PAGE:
Several years after beginning my teaching career, I went back to school to earn a second master’s degree. I wanted to reach the end of the pay scale and was hoping to learn something new in the process.
After researching colleges near my home, I chose a university that catered to working adults. You know the kind: gigantic national chain, classes held in an industrial park, no sports teams.
The first evening of my first class, I sat in the front row—hand raised, bright-eyed. But slowly, as the semester wore on, I inched my way to the back of the room.
The instructor was painstakingly boring.
A typical class period consisted of theory regurgitation and a slow, scratch-the-surface plod through the coursework. Before long, I found myself in the last row next to a special education teacher from Wisconsin.
Her name was Monica and she, too, was exasperated with the slow pace of the class. We became friends—she was hilarious—and I’m ashamed to admit that during lectures we often played meaningless games to pass the time.
She’d slide a piece of notebook paper over to me with the headline, “Hair Bands Of The 80s” or “Classic Cartoon Characters.” I would write Motley Crew or Fred Flintstone at the top of the list and slide it back over. Then she would add a name, and we’d go back and forth until one of us was stumped.
I had mixed feelings about doing this. On one hand, I felt I owed the instructor a level of respect and should at the least feign interest. On the other hand, I had to sit in a hard chair and listen to him paraphrase from the $65 textbook lying open in front of me.
But despite my mixed feelings—and no small amount of guilt—I continued playing silly pencil and paper games, passing notes like a seventh grader, and chatting under my breath with those around me.
I couldn’t help myself.
After class one evening, I joined my classmates for dessert at a local restaurant. There, I heard story after story about how the rest of the class was biding their time while waiting for the class period to end.
They, too, were passing notes, playing hangman, and watching the clock.
It didn’t matter that we were adults. None of us, 8 years old or 80, is immune to the force of boredom, which can make us do things we know we shouldn’t.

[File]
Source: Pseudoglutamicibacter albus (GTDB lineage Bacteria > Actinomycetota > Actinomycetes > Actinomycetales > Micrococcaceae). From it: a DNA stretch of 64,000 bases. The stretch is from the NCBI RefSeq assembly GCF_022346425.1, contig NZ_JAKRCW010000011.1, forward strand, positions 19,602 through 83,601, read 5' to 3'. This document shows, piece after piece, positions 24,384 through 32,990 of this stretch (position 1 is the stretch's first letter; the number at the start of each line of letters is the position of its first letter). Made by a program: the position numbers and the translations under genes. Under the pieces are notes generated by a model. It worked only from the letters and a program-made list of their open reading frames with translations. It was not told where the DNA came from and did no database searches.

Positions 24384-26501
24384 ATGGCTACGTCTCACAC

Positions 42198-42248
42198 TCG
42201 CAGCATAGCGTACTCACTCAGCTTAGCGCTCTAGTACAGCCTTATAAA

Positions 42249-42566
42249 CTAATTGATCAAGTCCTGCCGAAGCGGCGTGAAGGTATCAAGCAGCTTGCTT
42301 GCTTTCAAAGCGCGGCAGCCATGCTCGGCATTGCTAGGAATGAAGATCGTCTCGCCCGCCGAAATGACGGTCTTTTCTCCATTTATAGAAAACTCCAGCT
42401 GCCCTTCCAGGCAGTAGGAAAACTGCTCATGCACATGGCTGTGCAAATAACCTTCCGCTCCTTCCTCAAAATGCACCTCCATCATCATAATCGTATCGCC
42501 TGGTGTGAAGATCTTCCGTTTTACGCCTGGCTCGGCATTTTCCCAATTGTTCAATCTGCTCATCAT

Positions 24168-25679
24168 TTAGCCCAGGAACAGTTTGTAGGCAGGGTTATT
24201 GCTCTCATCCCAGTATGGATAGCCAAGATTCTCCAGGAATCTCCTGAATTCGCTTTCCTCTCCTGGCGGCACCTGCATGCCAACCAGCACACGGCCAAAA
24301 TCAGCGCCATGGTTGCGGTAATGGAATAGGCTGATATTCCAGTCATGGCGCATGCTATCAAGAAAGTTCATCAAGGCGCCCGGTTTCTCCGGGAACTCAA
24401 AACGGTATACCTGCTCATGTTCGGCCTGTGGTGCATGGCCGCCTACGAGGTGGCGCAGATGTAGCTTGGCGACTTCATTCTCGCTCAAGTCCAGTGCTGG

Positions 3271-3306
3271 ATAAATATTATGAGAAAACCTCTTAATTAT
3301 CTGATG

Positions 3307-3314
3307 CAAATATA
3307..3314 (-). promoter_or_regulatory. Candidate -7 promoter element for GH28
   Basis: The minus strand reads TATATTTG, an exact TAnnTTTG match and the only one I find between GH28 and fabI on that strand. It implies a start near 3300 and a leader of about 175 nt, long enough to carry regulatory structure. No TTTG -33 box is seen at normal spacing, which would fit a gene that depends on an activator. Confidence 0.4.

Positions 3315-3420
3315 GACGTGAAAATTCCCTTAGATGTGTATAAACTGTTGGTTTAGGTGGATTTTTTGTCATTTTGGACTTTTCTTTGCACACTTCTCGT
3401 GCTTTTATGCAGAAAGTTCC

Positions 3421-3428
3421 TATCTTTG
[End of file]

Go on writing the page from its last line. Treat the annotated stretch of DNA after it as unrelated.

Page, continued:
The only difference between my classmates and a group of fifth graders was that we were more covert in our bad behavior.
The fact is, if students are bored, misbehavior will follow.
The “Say Hello” Strategy
One solution is to use the “say hello” strategy. It’s a quick and easy way to reinvigorate your students, improve their attentiveness, and stem the tide of boredom.
Here’s how it works:
When you notice your students’ attention waning and boredom seeping in, simply let them get up, move around the room, and say hello to their friends and classmates.
Interacting with friends has a unique way of energizing tired synapses. It feeds and revitalizes the brain, gets the blood flowing, and releases the pent up urge to engage in minor, though disruptive, unwanted behaviors.
Surprising your students with the strategy works best. Just blurt out, “Stand up and say hello to your friends!” And then leave them alone and let them visit for a couple of minutes.
Like everything else, your students need to know what your expectations are, but I’ve found students to be appreciative of the break and thus exceedingly respectful of the gesture.
You can also use this strategy shortly before a lesson that requires prolonged attention, or right after. But be careful not to over do it or it will lose some of its effectiveness.
Few students can sit and attend for very long without active engagement. Sometimes the solution is as simple as giving them exactly what they want: A moment to talk with their friends.
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